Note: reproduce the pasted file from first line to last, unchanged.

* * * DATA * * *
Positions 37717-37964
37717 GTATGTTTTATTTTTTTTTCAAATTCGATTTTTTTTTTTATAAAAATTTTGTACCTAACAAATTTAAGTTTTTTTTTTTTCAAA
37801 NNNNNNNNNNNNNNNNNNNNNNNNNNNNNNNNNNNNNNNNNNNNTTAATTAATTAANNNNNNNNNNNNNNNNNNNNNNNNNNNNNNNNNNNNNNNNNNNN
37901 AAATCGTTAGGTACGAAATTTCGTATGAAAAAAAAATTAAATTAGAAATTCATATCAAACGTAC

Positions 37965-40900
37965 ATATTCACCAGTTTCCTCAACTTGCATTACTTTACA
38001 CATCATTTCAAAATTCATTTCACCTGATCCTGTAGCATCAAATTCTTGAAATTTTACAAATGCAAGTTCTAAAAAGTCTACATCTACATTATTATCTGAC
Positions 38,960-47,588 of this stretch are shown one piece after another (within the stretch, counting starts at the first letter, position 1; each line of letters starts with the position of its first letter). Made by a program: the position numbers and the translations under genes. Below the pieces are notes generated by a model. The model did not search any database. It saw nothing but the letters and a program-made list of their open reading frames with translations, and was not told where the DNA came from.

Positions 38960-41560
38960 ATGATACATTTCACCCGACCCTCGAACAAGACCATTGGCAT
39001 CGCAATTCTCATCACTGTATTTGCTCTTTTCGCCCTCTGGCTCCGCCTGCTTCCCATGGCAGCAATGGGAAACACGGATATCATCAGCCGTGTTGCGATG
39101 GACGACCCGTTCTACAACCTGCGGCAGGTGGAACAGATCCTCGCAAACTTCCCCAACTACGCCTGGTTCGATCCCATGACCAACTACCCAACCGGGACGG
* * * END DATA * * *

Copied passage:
Positions 37717-37964
37717 GTATGTTTTATTTTTTTTTCAAATTCGATTTTTTTTTTTATAAAAATTTTGTACCTAACAAATTTAAGTTTTTTTTTTTTCAAA
37801 NNNNNNNNNNNNNNNNNNNNNNNNNNNNNNNNNNNNNNNNNNNNTTAATTAATTAANNNNNNNNNNNNNNNNNNNNNNNNNNNNNNNNNNNNNNNNNNNN
37901 AAATCGTTAGGTACGAAATTTCGTATGAAAAAAAAATTAAATTAGAAATTCATATCAAACGTAC

Positions 37965-40900
37965 ATATTCACCAGTTTCCTCAACTTGCATTACTTTACA
38001 CATCATTTCAAAATTCATTTCACCTGATCCTGTAGCATCAAATTCTTGAAATTTTACAAATGCAAGTTCTAAAAAGTCTACATCTACATTATTATCTGAC
Positions 38,960-47,588 of this stretch are shown one piece after another (within the stretch, counting starts at the first letter, position 1; each line of letters starts with the position of its first letter). Made by a program: the position numbers and the translations under genes. Below the pieces are notes generated by a model. The model did not search any database. It saw nothing but the letters and a program-made list of their open reading frames with translations, and was not told where the DNA came from.

Positions 38960-41560
38960 ATGATACATTTCACCCGACCCTCGAACAAGACCATTGGCAT
39001 CGCAATTCTCATCACTGTATTTGCTCTTTTCGCCCTCTGGCTCCGCCTGCTTCCCATGGCAGCAATGGGAAACACGGATATCATCAGCCGTGTTGCGATG
39101 GACGACCCGTTCTACAACCTGCGGCAGGTGGAACAGATCCTCGCAAACTTCCCCAACTACGCCTGGTTCGATCCCATGACCAACTACCCAACCGGGACGG